A crowd gathered near the entrance to the Bonnet Carre spillway to watch workers using cranes slide open the gates to the flood control system, which was built beginning in 1929 after a devastating flood two years before. The spillway, like another that could be opened next week, is designed to divert floodwater away from New Orleans and slow the raging river to protect the low-lying city.

While the river's highest levels may still be days away, a decision to open the second flood control structure -- the Morganza Spillway -- may not be, Gov. Bobby Jindal said. People with property that would flood if the spillway is opened should not dally, Jindal warned.

"My advice to our people is not to wait, to get prepared now," Jindal said. - [ time mag flood pics ]

 
The Fearful and Paranoid States of America...
The News - Current Events
May 09, 2011
poop bomb

Sen. Schumer Calls For Amtrak 'Do Not Ride' List...
Two tunnel 'breaches' cause scare in NYC...
SUV 'bomb' scare ...
Threats Divert Planes in Three Separate Incidents...
Passengers, flight crew subdue man banging on cockpit door...
Yemeni passenger had Calif. ID...
Scary Flight To Chicago...
Threatening Note In Bathroom Departing Detroit...
'Are we gonna blow up?'
Dallas Train Station Evacuated: Man Asked For Help Carrying Packages...
4 Arrested For Videotaping TSA Line At Denver...
Suspicious package found in mailbox: Cellphone sent back to company...

USA FREAK OUT: TERROR FEARS; FALSE ALARMS

 
La Nina brings flood risks and drought to the West
The News - Climate-Environment
May 08, 2011
la nina flood drought risk

The winter and early spring have been extreme across the West, with record snowpacks bringing joy to skiers and urban water managers but severe flood risks to northern Utah, Wyoming and Montana.

And despite all the wet weather in the Rockies and Sierra Nevada, parts of eastern Colorado, New Mexico and Arizona are in severe drought and gearing up for what is forecast as a bad fire season. In New Mexico, some 400 fires, driven by relentless winds, have already raced across 315,000 acres.

Credit - or blame - for the extreme weather goes mostly to a strong La Nina, which is associated with cooler than normal water temperatures in the Equatorial Pacific Ocean and an atmospheric flow that's causing drier than normal conditions in the Southwest and wetter than normal in the Northwest..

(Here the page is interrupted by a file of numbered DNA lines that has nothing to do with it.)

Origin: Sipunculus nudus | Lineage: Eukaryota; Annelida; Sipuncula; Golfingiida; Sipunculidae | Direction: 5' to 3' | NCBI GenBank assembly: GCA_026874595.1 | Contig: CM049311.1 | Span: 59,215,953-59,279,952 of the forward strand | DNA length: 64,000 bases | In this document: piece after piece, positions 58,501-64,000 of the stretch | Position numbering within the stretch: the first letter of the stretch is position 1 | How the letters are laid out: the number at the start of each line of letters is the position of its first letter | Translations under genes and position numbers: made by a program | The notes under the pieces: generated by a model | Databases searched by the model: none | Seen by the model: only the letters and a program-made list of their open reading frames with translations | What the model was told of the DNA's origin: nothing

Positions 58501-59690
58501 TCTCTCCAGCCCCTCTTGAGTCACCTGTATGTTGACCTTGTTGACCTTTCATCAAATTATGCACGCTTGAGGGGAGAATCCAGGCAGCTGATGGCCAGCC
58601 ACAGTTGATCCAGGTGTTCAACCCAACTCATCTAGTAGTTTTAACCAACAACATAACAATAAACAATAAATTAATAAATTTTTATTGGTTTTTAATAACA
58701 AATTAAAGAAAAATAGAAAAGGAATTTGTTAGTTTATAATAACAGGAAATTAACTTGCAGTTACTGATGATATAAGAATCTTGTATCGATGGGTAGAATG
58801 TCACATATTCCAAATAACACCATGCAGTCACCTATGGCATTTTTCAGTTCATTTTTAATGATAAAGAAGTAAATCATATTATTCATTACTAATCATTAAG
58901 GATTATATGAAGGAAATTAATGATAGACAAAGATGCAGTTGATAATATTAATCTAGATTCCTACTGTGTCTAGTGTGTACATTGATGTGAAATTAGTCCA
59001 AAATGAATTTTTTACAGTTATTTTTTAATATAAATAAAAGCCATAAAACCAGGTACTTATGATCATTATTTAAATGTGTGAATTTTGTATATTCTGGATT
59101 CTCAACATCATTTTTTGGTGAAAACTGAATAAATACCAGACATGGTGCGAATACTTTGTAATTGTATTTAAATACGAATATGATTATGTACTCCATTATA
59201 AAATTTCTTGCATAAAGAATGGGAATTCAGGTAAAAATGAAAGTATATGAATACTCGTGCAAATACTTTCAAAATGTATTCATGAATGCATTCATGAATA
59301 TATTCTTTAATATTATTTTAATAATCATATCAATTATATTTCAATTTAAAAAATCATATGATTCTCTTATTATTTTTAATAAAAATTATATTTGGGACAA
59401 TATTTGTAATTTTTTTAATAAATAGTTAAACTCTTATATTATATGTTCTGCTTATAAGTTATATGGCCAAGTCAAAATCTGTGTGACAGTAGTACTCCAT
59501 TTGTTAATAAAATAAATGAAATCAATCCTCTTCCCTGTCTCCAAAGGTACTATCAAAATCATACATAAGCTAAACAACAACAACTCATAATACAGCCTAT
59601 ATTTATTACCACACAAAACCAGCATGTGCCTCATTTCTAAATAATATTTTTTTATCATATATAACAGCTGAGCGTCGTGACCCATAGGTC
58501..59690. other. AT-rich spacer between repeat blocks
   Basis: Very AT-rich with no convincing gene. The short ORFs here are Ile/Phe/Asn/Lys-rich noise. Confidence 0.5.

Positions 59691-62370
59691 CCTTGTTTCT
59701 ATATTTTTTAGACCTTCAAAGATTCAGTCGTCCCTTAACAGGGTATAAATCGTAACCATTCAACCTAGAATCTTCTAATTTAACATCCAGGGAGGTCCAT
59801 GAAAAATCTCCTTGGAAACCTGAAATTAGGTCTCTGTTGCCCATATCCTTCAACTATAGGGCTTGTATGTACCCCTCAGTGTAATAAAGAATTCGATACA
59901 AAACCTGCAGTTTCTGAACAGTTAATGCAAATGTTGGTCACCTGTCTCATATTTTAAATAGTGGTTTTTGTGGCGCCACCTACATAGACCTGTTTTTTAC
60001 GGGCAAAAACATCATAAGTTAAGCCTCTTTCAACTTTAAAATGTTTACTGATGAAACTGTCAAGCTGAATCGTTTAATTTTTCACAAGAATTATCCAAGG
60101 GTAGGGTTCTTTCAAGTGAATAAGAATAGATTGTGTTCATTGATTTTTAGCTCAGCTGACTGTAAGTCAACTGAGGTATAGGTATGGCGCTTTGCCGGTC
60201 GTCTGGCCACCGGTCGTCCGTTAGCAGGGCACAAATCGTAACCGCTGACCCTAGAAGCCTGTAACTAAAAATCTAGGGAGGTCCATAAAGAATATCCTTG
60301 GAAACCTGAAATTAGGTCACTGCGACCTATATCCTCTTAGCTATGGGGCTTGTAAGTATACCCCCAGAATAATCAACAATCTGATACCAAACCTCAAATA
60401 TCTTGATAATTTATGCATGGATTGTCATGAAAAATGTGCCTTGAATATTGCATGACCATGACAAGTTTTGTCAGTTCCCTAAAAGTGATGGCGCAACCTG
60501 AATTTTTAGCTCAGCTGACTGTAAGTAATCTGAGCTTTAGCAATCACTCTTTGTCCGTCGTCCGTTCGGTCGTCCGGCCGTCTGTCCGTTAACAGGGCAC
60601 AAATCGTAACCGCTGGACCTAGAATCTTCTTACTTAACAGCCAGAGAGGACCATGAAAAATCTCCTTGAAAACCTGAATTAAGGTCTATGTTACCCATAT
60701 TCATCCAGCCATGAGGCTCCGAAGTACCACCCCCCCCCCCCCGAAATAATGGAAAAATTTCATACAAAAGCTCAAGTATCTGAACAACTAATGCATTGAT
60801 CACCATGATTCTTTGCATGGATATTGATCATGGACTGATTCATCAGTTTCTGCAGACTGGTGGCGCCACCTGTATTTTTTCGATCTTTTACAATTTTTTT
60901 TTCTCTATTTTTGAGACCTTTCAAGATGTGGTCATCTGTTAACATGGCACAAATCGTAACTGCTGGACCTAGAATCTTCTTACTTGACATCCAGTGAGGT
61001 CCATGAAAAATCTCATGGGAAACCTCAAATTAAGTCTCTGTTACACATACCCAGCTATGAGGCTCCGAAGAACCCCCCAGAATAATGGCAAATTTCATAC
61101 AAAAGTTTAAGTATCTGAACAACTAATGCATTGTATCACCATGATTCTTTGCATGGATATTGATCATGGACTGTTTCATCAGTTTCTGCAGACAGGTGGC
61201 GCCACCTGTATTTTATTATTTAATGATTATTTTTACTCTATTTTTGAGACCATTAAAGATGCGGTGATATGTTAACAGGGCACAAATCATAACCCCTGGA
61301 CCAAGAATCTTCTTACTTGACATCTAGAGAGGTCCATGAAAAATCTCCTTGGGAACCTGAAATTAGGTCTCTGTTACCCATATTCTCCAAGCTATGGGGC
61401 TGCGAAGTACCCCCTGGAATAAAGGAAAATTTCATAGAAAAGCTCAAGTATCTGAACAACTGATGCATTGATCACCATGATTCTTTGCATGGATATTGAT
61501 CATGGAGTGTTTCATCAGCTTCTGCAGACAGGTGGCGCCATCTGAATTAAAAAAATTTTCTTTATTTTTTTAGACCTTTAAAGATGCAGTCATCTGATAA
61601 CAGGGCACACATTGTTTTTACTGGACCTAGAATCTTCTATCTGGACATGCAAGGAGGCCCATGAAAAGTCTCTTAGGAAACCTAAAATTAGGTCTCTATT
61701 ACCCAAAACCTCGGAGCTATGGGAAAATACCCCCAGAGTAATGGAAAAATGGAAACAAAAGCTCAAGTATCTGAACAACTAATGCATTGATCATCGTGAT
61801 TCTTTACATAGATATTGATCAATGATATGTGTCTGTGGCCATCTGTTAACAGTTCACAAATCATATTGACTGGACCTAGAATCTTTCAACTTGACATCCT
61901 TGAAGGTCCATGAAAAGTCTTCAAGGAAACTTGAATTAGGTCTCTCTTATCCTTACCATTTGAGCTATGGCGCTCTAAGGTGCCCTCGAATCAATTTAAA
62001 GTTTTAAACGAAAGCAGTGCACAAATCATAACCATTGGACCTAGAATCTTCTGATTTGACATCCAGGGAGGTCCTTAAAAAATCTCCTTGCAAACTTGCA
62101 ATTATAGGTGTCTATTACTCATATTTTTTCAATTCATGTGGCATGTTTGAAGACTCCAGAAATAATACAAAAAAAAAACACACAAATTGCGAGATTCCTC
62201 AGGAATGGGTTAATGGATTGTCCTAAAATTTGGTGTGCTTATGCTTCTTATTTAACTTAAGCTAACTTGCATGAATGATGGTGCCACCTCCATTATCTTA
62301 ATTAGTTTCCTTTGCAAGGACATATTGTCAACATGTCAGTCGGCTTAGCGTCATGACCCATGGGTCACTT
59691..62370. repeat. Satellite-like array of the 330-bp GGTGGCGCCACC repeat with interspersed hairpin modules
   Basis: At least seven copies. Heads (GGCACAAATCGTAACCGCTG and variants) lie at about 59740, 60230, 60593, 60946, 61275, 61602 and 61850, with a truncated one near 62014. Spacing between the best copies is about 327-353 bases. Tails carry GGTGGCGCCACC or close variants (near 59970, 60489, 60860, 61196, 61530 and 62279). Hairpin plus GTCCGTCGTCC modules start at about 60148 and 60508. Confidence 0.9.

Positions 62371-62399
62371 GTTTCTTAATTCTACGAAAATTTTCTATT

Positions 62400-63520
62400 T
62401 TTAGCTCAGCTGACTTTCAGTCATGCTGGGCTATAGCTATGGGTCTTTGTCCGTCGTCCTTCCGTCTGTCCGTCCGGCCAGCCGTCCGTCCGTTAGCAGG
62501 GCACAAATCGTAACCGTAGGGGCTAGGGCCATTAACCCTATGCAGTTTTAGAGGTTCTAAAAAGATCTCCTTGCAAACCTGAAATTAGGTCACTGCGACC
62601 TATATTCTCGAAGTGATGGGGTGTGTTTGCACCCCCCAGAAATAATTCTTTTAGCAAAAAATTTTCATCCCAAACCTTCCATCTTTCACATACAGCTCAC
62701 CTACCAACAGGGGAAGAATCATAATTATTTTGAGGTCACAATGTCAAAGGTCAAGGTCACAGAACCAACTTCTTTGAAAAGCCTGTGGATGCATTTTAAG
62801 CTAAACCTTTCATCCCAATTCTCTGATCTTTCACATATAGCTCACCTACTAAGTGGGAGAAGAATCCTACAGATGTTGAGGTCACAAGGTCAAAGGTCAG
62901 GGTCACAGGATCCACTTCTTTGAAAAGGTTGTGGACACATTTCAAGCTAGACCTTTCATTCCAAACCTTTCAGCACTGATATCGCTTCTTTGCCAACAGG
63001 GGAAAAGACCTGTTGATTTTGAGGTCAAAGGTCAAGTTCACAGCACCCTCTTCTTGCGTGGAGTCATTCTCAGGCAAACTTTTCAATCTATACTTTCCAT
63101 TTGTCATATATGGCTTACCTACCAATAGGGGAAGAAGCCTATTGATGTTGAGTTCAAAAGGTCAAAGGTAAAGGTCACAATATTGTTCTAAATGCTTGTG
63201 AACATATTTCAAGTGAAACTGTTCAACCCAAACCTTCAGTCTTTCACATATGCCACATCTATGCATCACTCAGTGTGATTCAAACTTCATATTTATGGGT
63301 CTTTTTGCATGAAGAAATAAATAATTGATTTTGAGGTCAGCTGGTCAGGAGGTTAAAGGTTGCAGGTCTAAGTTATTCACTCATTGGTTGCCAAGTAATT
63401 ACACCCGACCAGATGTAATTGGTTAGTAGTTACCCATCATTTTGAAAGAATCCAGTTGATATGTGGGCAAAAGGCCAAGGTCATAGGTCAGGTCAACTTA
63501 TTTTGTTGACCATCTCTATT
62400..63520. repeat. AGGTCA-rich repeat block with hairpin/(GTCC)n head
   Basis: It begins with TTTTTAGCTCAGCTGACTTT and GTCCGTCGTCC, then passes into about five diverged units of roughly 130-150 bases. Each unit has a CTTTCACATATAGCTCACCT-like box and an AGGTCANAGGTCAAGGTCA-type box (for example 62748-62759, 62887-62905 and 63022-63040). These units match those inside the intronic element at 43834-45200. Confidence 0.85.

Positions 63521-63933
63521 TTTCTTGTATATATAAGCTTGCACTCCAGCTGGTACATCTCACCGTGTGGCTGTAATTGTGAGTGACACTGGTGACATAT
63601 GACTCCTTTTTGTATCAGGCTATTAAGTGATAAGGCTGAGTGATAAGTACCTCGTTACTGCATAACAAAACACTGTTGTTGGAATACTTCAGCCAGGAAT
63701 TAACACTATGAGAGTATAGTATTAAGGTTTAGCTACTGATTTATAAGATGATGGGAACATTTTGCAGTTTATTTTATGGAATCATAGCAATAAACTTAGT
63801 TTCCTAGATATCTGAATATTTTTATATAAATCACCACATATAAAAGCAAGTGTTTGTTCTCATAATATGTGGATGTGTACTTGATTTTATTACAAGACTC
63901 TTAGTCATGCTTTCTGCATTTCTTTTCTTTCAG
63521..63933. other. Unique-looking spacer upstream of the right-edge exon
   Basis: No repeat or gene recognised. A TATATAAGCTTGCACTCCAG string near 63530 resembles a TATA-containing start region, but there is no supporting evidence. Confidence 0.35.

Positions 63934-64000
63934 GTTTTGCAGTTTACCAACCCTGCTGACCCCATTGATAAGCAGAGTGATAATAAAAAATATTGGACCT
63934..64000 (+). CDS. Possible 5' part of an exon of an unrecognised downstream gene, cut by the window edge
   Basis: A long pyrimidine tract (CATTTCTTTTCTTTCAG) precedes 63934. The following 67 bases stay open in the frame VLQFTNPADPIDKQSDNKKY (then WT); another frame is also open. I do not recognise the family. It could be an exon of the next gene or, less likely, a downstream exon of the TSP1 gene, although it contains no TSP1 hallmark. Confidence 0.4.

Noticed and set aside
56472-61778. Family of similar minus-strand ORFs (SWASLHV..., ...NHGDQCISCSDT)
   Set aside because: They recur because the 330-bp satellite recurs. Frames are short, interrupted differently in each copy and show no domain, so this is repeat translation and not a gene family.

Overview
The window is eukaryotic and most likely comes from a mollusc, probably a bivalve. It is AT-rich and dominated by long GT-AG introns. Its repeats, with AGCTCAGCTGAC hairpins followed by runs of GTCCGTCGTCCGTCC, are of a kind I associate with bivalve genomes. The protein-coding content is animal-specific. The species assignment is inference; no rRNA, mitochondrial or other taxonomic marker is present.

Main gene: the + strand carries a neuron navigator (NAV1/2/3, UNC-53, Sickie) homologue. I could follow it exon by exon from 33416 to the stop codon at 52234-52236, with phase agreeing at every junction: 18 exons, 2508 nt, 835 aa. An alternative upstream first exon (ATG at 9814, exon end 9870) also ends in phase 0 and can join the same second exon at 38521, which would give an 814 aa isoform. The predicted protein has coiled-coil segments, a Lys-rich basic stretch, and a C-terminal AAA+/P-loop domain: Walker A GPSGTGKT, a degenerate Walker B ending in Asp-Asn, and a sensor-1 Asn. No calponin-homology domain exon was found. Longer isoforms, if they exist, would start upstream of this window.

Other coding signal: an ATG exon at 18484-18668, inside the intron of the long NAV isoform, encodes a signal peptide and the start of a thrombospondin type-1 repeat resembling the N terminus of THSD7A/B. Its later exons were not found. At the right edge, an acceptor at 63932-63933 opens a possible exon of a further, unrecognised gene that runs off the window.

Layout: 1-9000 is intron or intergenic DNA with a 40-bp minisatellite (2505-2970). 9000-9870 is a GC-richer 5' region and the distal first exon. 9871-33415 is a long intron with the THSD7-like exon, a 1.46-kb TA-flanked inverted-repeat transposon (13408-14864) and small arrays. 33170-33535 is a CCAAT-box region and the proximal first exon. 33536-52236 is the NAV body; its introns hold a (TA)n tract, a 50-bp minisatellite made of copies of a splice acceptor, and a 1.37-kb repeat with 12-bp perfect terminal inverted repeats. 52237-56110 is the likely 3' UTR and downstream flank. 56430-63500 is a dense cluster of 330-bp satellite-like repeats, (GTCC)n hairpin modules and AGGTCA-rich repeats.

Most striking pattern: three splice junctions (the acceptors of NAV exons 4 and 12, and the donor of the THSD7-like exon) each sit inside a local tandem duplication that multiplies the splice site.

"This winter has been fairly unusual," said Laura Edwards, a research climatologist at the Desert Research Institute in Reno, Nev., in what can only be considered an understatement.

 
YU55 - Big Asteroid's Approach in November Excites Astronomers
The News - Science-Astronomy
May 08, 2011
yu55 asteroid november

An asteroid the size of an aircraft carrier will come closer to Earth this autumn than our own moon does, causing scientists to hold their breath as it zooms by. But they'll be nervous with excitement, not with worry about a possible disaster.

There's no danger of an impact when the asteroid 2005 YU55 makes its close flyby Nov. 8, coming within 201,700 miles (325,000 kilometers) of Earth, scientists say. So they're looking forward to the encounter, which could help them learn more about big space rocks.

"While near-Earth objects of this size have flown within a lunar distance in the past, we did not have the foreknowledge and technology to take advantage of the opportunity," Barbara Wilson, a scientist at NASA's Jet Propulsion Laboratory in Pasadena, Calif., said in a statement. "When it flies past, it should be a great opportunity for science instruments on the ground to get a good look."  [ yahoo ]
 
Three dead as tropical storm Aere slams into Philippines
The News - Natural Disasters
May 08, 2011
troipcal storm aere Philippines

Tropical storm Aere slammed into the eastern Philippine seaboard on Sunday, bringing heavy rains and landslides that have so far killed three people and left over a thousand stranded, officials said.